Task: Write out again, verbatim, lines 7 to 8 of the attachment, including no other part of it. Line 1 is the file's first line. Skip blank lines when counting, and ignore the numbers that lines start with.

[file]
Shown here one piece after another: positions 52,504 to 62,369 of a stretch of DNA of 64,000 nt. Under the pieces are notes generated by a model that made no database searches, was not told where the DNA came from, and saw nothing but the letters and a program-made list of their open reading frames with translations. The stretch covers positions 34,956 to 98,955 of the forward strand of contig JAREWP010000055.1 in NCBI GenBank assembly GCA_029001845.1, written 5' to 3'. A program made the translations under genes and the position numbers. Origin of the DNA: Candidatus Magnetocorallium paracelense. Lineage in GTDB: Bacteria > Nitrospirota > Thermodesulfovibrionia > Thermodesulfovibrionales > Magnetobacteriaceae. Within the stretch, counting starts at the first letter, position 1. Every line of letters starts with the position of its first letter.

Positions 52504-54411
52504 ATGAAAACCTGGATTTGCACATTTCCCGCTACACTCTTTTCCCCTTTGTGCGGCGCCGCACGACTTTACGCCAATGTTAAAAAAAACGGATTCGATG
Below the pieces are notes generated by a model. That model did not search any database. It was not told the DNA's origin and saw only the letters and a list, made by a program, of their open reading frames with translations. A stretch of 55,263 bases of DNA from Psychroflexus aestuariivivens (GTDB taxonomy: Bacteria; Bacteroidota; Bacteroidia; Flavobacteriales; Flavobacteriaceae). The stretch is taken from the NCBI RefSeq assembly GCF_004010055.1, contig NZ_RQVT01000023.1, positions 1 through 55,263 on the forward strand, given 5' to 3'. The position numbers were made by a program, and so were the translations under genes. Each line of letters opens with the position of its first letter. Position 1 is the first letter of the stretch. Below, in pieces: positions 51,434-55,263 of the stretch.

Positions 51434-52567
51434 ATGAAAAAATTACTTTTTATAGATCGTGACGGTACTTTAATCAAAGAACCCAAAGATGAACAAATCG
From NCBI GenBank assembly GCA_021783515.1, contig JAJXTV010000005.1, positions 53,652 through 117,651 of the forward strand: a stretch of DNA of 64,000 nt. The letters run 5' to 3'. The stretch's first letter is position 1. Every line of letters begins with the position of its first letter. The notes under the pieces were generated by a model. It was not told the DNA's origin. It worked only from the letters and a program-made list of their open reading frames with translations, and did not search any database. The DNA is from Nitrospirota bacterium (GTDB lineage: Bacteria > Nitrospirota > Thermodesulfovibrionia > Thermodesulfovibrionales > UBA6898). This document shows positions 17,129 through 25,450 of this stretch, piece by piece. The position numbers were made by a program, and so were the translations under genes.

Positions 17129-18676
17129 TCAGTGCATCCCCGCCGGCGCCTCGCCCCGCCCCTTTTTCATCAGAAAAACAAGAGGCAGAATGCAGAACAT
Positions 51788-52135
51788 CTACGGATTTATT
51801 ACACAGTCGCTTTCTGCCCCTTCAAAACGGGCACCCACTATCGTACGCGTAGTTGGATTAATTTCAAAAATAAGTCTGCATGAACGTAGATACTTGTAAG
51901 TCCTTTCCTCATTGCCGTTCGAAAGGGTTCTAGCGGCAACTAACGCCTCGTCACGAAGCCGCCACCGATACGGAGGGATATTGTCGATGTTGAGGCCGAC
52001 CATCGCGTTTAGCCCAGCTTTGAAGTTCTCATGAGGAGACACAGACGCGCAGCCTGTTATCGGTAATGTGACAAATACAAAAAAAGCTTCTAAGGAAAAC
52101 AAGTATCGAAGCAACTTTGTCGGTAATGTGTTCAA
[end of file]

From NCBI GenBank assembly GCA_021783515.1, contig JAJXTV010000005.1, positions 53,652 through 117,651 of the forward strand: a stretch of DNA of 64,000 nt. The letters run 5' to 3'. The stretch's first letter is position 1. Every line of letters begins with the position of its first letter. The notes under the pieces were generated by a model. It was not told the DNA's origin. It worked only from the letters and a program-made list of their open reading frames with translations, and did not search any database. The DNA is from Nitrospirota bacterium (GTDB lineage: Bacteria > Nitrospirota > Thermodesulfovibrionia > Thermodesulfovibrionales > UBA6898). This document shows positions 17,129 through 25,450 of this stretch, piece by piece. The position numbers were made by a program, and so were the translations under genes.

Positions 17129-18676